Though there has been a massive pushback by parts of the British establishment and News Corp's News International over the last two weeks (mainly through the launching of the Sun on Sunday), the Leveson Inquiry has resumed and the police officer in charge of investigating hacking and corruption at News International, Sue Akers, has just made two of the most explosive revelations of the whole affair. (Here's her witness statement with the Sun details)
This is ongoing as we speak, and I'll try to update - but hopefully fellow Fothomers will help me out.
Key revelations are:
1. Senior NI Executives were Informed Hundreds were Hacked in 2006
This is crucial. During the investigation into Mulcaire's notebooks, the police DID discover it was more than a handful of targets and a rogue reporter with his investigator. A detailed email was sent to Andy Coulson by Tom Crone (top legal adviser) about Rebekah Wade/Brook's conversations with the police in September 2006. All these were in direct contact with their boss James Murdoch.
Both Rebekah Brooks and Andy Coulson were warned as early as 2006 that there was evidence of widespread hacking at the News of the World, according to an email that was submitted in evidence to the Leveson inquiry.Yet before Parliament, in court in Scotland, before the PCC and on its front page, all these senior management figures maintained the 'rogue reporter' defence, and knowingly lied about the extent of hacking. The Guardian has a good list of these mendacious denials.
The internal News International (NI) email shows an unnamed police source told Brooks there were between 100 and 110 "victims" while the News of the World was under criminal investigation for hacking phones in the royal household. She was also told there were records suggesting NI had paid over £1m to Glenn Mulcaire, the private investigator employed to carry out the hacking.
The email from NI lawyer Tom Crone, to the then News of the World editor, Andy Coulson, sets out what the police then knew and what steps they were planning to take in their first phone-hacking investigation. It was based on information that Crone says had been passed to him by Rebekah Brooks, then Wade, who was at time the editor of the Sun. She had also been News of the World editor before Coulson.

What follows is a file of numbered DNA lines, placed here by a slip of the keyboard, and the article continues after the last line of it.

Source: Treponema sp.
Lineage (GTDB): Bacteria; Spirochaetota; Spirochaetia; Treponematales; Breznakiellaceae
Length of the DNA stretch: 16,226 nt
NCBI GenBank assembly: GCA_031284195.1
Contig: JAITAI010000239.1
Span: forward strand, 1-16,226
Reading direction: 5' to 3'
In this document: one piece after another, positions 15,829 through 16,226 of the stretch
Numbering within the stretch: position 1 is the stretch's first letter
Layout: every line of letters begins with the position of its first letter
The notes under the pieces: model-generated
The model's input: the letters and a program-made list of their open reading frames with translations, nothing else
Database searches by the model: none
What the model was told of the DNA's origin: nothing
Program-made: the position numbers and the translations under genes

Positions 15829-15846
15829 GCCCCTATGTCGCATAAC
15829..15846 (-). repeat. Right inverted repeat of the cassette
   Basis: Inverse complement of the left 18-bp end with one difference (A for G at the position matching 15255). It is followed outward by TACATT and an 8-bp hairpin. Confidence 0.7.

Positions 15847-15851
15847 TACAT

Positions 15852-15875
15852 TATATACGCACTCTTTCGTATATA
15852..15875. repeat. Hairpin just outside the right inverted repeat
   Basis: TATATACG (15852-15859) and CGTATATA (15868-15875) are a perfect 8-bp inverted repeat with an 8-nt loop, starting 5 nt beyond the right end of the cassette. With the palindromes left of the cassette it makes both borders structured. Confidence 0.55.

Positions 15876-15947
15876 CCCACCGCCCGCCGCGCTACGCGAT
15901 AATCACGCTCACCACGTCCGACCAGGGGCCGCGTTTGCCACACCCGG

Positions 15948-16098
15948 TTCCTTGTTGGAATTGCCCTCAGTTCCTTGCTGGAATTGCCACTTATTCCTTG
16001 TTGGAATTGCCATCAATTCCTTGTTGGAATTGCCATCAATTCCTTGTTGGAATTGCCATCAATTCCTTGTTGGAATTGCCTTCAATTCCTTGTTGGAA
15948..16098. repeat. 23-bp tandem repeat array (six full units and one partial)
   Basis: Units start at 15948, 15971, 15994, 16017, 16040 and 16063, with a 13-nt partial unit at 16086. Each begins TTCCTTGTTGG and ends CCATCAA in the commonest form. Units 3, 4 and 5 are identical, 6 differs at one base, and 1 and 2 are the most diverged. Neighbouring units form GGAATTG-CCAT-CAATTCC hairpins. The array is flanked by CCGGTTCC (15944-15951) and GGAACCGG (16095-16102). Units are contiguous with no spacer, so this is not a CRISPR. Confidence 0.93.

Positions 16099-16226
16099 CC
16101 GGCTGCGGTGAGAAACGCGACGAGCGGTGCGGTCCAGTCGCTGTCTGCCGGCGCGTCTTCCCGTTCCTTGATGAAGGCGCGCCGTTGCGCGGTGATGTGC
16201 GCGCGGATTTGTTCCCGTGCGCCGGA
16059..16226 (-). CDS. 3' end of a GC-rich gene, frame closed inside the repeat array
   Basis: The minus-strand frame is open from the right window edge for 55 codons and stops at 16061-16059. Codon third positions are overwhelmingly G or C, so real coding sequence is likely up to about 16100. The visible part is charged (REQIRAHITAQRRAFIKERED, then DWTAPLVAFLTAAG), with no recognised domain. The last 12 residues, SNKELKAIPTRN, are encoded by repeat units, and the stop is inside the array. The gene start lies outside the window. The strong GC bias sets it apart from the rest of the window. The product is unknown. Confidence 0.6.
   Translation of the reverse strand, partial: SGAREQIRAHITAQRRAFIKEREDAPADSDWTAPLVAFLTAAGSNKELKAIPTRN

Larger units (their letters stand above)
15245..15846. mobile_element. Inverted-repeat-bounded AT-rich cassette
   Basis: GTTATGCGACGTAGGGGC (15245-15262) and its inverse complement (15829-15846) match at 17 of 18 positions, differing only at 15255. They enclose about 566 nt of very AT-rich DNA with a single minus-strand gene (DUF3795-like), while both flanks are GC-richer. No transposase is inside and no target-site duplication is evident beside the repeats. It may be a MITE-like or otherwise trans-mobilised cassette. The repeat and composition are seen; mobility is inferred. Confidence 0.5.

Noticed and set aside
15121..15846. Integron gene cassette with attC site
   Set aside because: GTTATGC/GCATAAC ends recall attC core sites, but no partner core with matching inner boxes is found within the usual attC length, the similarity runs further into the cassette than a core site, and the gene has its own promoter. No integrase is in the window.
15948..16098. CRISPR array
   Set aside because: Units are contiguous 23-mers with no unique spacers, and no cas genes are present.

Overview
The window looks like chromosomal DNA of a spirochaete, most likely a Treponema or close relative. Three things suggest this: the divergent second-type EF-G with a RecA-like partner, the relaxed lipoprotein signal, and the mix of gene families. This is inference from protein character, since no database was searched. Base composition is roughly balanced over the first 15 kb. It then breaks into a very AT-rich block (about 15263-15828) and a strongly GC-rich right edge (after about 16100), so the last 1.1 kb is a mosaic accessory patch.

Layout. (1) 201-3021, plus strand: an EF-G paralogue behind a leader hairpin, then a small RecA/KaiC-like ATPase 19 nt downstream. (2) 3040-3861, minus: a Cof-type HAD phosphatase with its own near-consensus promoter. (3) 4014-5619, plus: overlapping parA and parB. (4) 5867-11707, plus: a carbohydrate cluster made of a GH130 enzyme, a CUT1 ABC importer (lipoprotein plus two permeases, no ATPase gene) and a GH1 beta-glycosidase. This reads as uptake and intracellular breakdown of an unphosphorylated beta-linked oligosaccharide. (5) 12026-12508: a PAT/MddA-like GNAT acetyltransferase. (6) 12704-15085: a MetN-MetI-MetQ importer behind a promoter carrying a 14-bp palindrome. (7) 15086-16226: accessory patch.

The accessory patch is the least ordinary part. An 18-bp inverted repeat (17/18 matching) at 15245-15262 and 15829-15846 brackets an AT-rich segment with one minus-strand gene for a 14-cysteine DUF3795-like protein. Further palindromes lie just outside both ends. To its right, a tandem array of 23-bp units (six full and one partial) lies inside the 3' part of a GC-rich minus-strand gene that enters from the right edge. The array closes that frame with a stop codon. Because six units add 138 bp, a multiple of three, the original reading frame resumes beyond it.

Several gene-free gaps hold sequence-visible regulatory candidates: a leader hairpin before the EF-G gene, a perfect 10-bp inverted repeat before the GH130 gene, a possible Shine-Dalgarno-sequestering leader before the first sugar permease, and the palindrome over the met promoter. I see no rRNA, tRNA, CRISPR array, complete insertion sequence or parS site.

"They are confident they have Clive and [Mulcaire] bang to rights on the palace interception," says Crone's email to Coulson.
The email told Coulson that police had recovered payment records from News International to Mulcaire: "The only payment records they found were from News International … the News of the World retainer and other invoices. They said that over the period they looked at (going way back) there seemed to be over £1m of payments."
This is devastating for News International. Possibly terminal. And it completely demolishes the 'Stasi line' many of its apologists have levelled at the investigations.
2. There was a 'Network of Corrupt Officials Paid by the Sun
Akers has confirmed that, though they have made a handful of arrests, "there was a network of informants from all works of public life": from the Police, to the Military, to the Health Service, the Prison service who were regularly paid large sums of money for stories. Some of the payments were as high as $160,000 with one journalist paying out $300k in bribes for information. None of the stories identified so far were in the public interest; they were usually salacious tittle tattle, and celebrity invasions of privacy. They were known to be illegal, because senior Sun management used 'tradecraft' to hide the payments.
This is devastating for Newscorp. It is now impossible I would argue for them to avoid FCPA charges for suborning public officials, since it is clearly an endemic in their best selling daily publication. As the Guardian says this 'a clear signal to the Department of Justice'
Akers' reference to the systematic nature of alleged corruption, and its endorsement by senior executives, will be a clear signal to the US department of justice that her allegations, if proved, fall squarely within the ambit of the US Foreign Corrupt Practices Act. Rupert Murdoch's US parent company, News Corporation, could face fines of hundreds of millions of dollars unless it can show it has co-operated vigorously with the authorities in rooting out malpractice.I always though that Murdoch's return to the UK, and - against the advice of New York execs - his re-commitment to his Fleet Street tabloid, was nailing his colours to the mast of a sinking ship. It was a sentimental, but precarious act. But it has flushed out the apologists; people like the education minister Michael Gove who claimed last week that the Leveson Inquiry was 'chilling free speech' even though he was a well paid stooge for Murdoch for many years and was collaborating with him to use his education software in schools; like Toby Young who tweeted that Milly Dowler was that 'murdered girl thing' and that 'NoW never hacked her phone' as he took the well paid job of columnist at the Sun on Sunday.
These apologists will have to live with their discredited loyalties for many years ahead, their conflicted statements about a free press in defence given the money they were paid, and their down playing of criminality and conspiracy because it was done by those in power.
More to come while I can update
6:28 AM PT: Former DAC Paddick says Mulcaire has the new identities of people on the witness protection programme - a major breach of security